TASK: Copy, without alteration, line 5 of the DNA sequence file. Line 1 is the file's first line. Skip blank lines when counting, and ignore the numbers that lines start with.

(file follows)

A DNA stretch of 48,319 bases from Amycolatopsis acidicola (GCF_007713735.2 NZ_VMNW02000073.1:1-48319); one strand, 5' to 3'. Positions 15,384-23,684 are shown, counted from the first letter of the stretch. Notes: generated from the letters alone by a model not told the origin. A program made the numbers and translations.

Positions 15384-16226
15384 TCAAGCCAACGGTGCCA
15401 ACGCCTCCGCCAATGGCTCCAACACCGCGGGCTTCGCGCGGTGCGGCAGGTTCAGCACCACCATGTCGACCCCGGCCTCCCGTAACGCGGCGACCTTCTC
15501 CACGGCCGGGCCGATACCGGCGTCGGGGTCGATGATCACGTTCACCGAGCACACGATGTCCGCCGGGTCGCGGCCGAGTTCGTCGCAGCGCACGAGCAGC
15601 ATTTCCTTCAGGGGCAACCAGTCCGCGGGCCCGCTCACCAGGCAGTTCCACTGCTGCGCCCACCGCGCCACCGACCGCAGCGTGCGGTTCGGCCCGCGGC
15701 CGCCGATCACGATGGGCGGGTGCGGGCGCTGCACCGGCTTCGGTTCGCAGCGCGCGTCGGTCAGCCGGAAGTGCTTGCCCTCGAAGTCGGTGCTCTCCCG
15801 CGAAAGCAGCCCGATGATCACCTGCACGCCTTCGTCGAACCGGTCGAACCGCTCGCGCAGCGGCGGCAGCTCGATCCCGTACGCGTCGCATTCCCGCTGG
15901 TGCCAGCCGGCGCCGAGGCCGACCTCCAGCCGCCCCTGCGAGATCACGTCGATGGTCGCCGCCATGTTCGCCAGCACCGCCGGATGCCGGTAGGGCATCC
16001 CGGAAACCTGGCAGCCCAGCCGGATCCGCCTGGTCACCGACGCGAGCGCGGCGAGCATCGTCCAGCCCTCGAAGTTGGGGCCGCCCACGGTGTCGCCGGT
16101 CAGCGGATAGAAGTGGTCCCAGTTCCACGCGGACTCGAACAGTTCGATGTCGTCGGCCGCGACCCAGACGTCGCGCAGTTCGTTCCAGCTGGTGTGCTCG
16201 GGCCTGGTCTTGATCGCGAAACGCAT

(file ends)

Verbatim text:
15501 CACGGCCGGGCCGATACCGGCGTCGGGGTCGATGATCACGTTCACCGAGCACACGATGTCCGCCGGGTCGCGGCCGAGTTCGTCGCAGCGCACGAGCAGC